Investing in the bond market is subject to certain risks including market, interest-rate, issuer, credit, maturity, call and inflation risk; investments may be worth more or less than the original cost when redeemed.

Income from municipal bonds may be subject to state and local taxes and at times the alternative minimum tax.

The Strategy also invests in derivative instruments, investments whose values depend on the performance of the underlying security, assets, interest rate, index or currency and entail potentially higher volatility and risk of loss compared to traditional stock or bond investments.

As the Strategy’s exposure in any one municipal revenue sector backed by revenues from similar types of projects increases, the Strategy will become more sensitive to adverse economic, business or political developments relevant to these projects.

The Representative Account is managed with the same investment objectives and employs substantially the same investment philosophy and processes as the strategy.

The objective of our Municipal Fixed Income Strategy is to deliver excellent after-tax returns in excess of industry benchmarks through market cycles. The Composite includes all fully discretionary fee-paying municipal fixed income accounts with an initial investment equal to or greater than $5 million that are managed to an average duration of approximately 4.5 years. Portfolios that subsequently fall below $4.5 million are excluded from the Composite.

Bloomberg 1-10 Year Municipal Bond Index is a component of the Bloomberg Municipal Bond index, including bonds with maturity dates between one and 17 years. The Bloomberg Municipal Bond Index is considered representative of the broad market for investment grade, tax-exempt bonds with a maturity of at least one year. One cannot invest directly in an index.

Bloomberg US Aggregate Bond Index is a market value-weighted index that tracks the daily price, coupon, pay-downs, and total return performance of fixed-rate, publicly placed, dollar-denominated, and non-convertible investment grade debt issues with at least $300 million par amount outstanding and with at least one year to final maturity.

Bloomberg US Corporate Bond Index measures the investment grade, fixed-rate, taxable corporate bond market. It includes USD-denominated securities publicly issued by US and non-US industrial, utility and financial issuers. The Index is a component of the US Credit and US Aggregate Indices. “Bloomberg®” and the Bloomberg 1-10 Year Municipal Bond Index are service marks of Bloomberg Finance L.P. and its affiliates, including Bloomberg Index Services Limited (“BISL”), the administrator of the index (collectively, “Bloomberg”) and have been licensed for use for certain purposes by Brown Brothers Harriman & Co (BBH). Bloomberg is not affiliated with BBH, and Bloomberg does not approve, endorse, review, or recommend the BBH Strategy. Bloomberg does not guarantee the timeliness, accurateness, or completeness of any data or information relating to the fund.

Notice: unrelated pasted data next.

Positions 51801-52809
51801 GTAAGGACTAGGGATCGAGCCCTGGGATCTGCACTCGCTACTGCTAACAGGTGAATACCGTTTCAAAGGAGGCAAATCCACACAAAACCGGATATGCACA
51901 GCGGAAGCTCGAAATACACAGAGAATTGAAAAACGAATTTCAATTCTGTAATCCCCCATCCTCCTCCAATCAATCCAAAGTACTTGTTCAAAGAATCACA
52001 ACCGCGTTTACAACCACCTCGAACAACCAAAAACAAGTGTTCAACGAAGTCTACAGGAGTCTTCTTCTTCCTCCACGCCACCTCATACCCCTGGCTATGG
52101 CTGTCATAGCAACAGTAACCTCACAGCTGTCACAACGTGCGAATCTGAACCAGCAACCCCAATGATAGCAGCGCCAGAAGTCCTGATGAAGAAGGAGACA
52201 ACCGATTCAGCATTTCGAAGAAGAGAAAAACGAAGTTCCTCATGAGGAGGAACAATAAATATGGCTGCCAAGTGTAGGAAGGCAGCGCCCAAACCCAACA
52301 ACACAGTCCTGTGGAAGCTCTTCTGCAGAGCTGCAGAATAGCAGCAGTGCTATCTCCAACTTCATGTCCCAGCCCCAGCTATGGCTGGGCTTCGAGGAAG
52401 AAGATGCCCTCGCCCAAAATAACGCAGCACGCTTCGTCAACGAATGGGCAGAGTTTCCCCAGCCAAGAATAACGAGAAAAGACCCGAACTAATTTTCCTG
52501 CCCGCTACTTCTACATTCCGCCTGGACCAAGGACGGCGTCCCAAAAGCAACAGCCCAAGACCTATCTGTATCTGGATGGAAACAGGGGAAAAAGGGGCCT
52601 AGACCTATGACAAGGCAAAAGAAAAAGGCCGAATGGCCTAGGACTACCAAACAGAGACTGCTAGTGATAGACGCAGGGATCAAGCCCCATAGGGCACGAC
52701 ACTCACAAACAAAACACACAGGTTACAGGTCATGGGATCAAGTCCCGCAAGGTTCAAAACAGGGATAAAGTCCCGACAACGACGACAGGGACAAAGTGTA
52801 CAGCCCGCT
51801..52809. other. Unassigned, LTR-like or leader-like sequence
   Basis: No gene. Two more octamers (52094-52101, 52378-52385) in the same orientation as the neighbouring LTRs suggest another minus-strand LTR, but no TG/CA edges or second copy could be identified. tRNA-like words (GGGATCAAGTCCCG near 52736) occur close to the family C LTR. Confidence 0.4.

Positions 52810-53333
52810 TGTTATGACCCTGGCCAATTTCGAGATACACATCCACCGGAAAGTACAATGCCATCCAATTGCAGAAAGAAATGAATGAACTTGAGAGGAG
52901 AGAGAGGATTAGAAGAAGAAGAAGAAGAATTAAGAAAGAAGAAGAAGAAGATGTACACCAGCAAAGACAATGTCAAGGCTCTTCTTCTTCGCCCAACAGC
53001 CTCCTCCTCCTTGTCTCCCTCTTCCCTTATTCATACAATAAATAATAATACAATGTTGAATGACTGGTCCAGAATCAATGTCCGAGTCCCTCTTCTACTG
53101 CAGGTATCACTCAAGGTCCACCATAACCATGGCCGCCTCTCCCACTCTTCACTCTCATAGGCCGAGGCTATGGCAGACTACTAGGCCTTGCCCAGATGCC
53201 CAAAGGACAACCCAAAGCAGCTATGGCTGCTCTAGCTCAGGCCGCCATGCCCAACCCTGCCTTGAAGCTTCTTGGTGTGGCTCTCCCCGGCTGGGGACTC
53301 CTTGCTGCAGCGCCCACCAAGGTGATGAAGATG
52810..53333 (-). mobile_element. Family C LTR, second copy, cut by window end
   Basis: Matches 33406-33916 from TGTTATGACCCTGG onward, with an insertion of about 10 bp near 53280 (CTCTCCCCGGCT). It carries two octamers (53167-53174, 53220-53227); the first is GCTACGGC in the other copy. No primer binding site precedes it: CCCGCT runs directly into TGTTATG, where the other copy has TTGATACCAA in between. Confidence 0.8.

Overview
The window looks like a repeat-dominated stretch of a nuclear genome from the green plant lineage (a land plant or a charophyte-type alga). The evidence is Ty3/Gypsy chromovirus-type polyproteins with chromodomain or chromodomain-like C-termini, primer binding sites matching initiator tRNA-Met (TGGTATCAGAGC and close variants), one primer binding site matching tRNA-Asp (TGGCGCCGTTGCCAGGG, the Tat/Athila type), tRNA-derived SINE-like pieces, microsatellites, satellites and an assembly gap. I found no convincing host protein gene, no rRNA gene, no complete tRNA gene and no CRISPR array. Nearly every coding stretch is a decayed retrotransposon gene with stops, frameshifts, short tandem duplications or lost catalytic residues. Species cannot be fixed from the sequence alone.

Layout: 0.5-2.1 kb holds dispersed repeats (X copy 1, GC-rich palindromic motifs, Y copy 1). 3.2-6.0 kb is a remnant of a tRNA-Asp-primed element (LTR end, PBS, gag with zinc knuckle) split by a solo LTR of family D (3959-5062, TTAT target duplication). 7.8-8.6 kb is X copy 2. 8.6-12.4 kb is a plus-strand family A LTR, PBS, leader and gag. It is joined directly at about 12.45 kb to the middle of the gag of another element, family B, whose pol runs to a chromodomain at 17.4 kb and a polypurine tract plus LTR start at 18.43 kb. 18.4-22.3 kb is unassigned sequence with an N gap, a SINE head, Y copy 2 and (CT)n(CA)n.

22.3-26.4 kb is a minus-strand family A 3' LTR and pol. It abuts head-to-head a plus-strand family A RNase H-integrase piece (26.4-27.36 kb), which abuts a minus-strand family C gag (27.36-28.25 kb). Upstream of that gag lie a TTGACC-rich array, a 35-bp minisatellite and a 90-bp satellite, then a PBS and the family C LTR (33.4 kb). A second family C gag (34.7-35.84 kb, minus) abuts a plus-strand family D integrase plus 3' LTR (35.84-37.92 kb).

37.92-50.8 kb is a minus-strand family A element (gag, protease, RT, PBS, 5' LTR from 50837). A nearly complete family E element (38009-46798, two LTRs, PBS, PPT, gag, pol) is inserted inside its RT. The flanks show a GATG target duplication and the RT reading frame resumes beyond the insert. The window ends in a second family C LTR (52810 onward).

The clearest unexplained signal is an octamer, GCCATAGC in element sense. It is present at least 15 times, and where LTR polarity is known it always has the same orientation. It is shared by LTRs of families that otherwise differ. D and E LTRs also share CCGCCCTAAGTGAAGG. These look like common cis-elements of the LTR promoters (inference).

Brown Brothers Harriman Investment Management (“IM”), a division of Brown Brothers Harriman & Co (“BBH”), claims compliance with the Global Investment Performance Standards (GIPS®). GIPS® is a registered trademark of CFA Institute. CFA Institute does not endorse or promote this organization, nor does it warrant the accuracy or quality of the content contained herein.

To receive additional information regarding IM, including a GIPS Composite Report for the strategy, contact John Ackler at 212 493-8247 or via email at

Gross of fee performance results for this composite do not reflect the deduction of investment advisory fees. Actual returns will be reduced by such fees. “Net” of fees performance results reflect the deduction of the maximum investment advisory fees. Returns include all dividends and interest, other income, realized and unrealized gain, are net of all brokerage commissions, execution costs, and without provision for federal or state income taxes. Results will vary among client accounts. Performance calculated in U.S. dollars.

Holdings are subject to change.

Credits: Obligations such as bonds, notes, loans, leases and other forms of indebtedness, except for Cash and Cash Equivalents, issued by obligors other than the U.S. Government and its agencies, totaled at the level of the ultimate obligor or guarantor of the Obligation.

Issuers with credit ratings of AA or better are considered to be of high credit quality, with little risk of issuer failure. Issuers with credit ratings of BBB or better are considered to be of good credit quality, with adequate capacity to meet financial commitments. Issuers with credit ratings below BBB are considered speculative in nature and are vulnerable to the possibility of issuer failure or business interruption.

Opinions, forecasts, and discussions about investment strategies represent the author’s views as of the date of this commentary and are subject to change without notice. References to specific securities, are for illustrative purposes only and are not intended to be, and should not be interpreted as recommendations.